By New Times
By Connor Radnovich
By Robrt L. Pela and Amy Silverman
By Ray Stern
By Keegan Hamilton
By Matthew Hendley
By Monica Alonzo
By Monica Alonzo
They worship trees, you know.
A Minneapolis attorney from a conservative think tank has convinced loggers in northern Minnesota to file suit against Forest Guardians, a Santa Fe-based environmental group, for allegedly influencing the U.S. Forest Service into making logging decisions based on the religion of "Deep Ecology."
In October, attorney Stephen Young sued the Forest Service, Forest Guardians and a Minnesota environmental coalition called Superior Wilderness Action Network (SWAN). As stated in the suit, "Deep Ecology is a religious belief system, akin to Native American religions, which places nature at the center of creation. . . . Deep Ecology wants people to have a come to nature experience instead of a come to Jesus, Allah, or Buddha experience as the core of their faith in this life."
And since religion has no place in government decisions such as how many low-cost logs get sold to logging companies, the suit alleges, the Forest Service and the enviros have violated the Constitution and should cough up the nearly $600,000 that the loggers feel they've lost in business.
Forest Guardians has a strong presence in Arizona. It was a co-plaintiff in the federal spotted owl suits that shut down logging in this state for 18 months. It fought with the Arizona State Land Department over that agency's refusal to lease grazing parcels to groups wanting to keep cows off of them and restore the range. In the last three years, in order to protest the Forest Service's logging policies, it has ventured farther from the Southwest, appealing some 300 timber sales nationwide, including eight in Superior National Forest in Minnesota, near the Minnesota Boundary Waters Canoe Area Wilderness and the Canadian border.
In the Southwest, nearly all timberland is owned by state and federal agencies; little is privately held. The opposite is true in Minnesota. But public trees are cheaper than private-land trees, so when Forest Guardians and other groups began succeeding in getting the Forest Service to modify timber sales, the locals took notice.
"It's public land and public resources, that's what we're talking about," says Larry Jones of the Associated Contract Loggers, one plaintiff in the case. "The Forest Service allows itself to be manipulated by these values other than base it on ecological science or forest science."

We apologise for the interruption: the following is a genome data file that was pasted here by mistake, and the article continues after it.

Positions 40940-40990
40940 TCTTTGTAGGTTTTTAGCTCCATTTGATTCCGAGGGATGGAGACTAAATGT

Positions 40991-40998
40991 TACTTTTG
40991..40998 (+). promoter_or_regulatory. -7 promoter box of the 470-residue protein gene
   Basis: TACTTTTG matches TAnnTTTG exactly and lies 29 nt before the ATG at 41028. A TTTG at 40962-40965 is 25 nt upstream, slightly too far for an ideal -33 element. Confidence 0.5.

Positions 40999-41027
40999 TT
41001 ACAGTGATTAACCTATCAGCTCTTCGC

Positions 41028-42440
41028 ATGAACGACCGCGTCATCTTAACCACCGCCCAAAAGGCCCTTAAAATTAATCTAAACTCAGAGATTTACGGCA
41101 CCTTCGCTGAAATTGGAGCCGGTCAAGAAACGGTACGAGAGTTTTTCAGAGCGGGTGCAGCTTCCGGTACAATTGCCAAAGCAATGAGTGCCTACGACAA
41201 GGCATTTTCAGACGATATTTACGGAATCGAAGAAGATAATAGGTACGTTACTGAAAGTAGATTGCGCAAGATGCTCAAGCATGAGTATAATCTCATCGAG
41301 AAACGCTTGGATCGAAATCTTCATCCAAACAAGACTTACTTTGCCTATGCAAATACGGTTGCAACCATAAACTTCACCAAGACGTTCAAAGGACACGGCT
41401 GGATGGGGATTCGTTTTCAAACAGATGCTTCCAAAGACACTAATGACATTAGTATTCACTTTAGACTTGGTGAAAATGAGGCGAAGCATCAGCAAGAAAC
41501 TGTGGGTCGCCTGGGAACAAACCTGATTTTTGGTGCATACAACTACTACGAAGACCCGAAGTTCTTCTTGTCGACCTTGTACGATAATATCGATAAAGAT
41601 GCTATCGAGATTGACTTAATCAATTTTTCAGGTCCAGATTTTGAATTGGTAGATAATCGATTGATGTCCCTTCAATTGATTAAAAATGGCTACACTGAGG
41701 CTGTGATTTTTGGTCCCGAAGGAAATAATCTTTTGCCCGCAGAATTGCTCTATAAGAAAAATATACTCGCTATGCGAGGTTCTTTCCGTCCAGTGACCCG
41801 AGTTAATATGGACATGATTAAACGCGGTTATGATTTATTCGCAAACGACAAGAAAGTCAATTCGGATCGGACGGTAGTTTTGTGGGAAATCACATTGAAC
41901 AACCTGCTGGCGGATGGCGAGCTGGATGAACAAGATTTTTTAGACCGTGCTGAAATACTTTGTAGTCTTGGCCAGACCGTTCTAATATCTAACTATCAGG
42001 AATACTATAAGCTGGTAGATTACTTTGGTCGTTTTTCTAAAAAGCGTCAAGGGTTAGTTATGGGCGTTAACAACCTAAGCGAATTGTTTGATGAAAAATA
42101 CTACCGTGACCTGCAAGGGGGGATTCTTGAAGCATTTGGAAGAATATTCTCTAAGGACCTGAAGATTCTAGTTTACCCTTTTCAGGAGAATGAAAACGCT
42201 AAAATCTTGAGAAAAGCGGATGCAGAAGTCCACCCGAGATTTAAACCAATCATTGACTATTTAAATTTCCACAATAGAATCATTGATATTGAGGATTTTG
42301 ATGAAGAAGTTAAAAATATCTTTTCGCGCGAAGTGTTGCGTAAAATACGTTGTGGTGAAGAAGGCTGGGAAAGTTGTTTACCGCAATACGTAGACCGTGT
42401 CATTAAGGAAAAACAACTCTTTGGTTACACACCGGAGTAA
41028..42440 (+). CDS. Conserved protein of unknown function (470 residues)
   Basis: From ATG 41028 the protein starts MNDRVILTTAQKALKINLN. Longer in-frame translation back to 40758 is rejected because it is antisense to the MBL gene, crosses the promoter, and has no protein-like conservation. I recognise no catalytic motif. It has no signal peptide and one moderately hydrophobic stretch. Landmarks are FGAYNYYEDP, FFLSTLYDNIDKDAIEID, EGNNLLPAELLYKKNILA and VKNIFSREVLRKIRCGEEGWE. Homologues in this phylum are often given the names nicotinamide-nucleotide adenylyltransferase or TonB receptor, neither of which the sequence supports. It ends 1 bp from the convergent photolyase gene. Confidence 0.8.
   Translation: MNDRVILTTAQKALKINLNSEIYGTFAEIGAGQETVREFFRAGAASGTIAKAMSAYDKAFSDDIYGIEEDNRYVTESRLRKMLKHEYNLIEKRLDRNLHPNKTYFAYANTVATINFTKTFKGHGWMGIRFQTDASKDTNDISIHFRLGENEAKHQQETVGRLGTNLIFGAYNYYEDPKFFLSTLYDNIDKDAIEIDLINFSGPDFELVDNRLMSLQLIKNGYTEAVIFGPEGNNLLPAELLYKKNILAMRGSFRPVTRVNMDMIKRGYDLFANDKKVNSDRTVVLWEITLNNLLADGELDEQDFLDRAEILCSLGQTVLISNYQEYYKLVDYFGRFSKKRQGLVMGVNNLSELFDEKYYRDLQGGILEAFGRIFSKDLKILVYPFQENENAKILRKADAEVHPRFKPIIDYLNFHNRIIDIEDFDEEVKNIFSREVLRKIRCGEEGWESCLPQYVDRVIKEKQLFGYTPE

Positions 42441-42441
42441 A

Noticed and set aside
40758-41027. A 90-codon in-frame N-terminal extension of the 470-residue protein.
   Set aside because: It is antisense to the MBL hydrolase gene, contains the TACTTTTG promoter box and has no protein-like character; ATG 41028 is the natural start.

Actually, it was Young, the attorney, who brought those values to the loggers' attention.
"When you started to look at these groups they all had the same goals, like zero cut and biodiversity and all that," Jones continues. "[Young] came and talked to us about his theory that religion, this earth-based worship or spirituality was behind it."
In October, Young filed suit against Forest Guardians and SWAN, though the two groups had never worked together. Both had appealed timber sales in the Superior National Forest. So had the Sierra Club, but as SWAN's Ray Fenner points out, "They probably didn't want to go after the Sierra Club, because they have banks of lawyers."
Fenner says the content of the suit caught him off guard.
"I had heard the term 'Deep Ecology,' but I really, truly didn't know what it meant," he says. "You'd hear it bantered about. I assumed it was someone who cared deeply about ecology. I never felt the need to figure out what it meant."
Whether Deep Ecology is actually a religion is a matter of interpretation. The term was coined by a Norwegian philosopher in the early 1970s, and one of its tenets is that, in the grand scheme of things, man is just one of many species. Now, biologists may not have a problem with such a statement, but the terminology resonates with certain principles of Buddhism and Native American religions, not to mention with the New Agey language of people looking for love in cosmic places. Environmentalism has even become a spiritual theme in mainstream Christian groups, giving rise to activist organizations with names like Christians Caring for Creation and Evangelical Environmental Network.
"There's this whole religious movement based on environmental values that has little to do with the environmental movement," says Sam Hitt of Forest Guardians. "It's happening in Christian communities, Catholic, Protestant, Lutheran, Methodist. This whole movement that's known as green Christianity is actually sweeping the country."
But neither Forest Guardians nor SWAN claims any affiliation with those groups.
Young was in Thailand when New Times called about his lawsuit, and so he explained his conspiracy theory via fax. "The assertion about religious beliefs driving certain extreme and uncompromising environmental demands rests on two points: first, that such demands flow from a belief in Deep Ecology and second, that Deep Ecology consists of religious or a priori, non-testable, non-scientific assertions about the ultimate meaning of human life and existence."
How far does the conspiracy go?
"We believe that many public servants of the USFS believe in Deep Ecology but the scope of that influence on public policy is to be found through discovery in the litigation," he continues. "Note that Clinton in ordering 40 million acres to be transformed into roadless wilderness referred to 'sacred spaces' and promoting 'spiritual renewal.' When did the federal government get into the business of promoting the sacred and the spiritual?"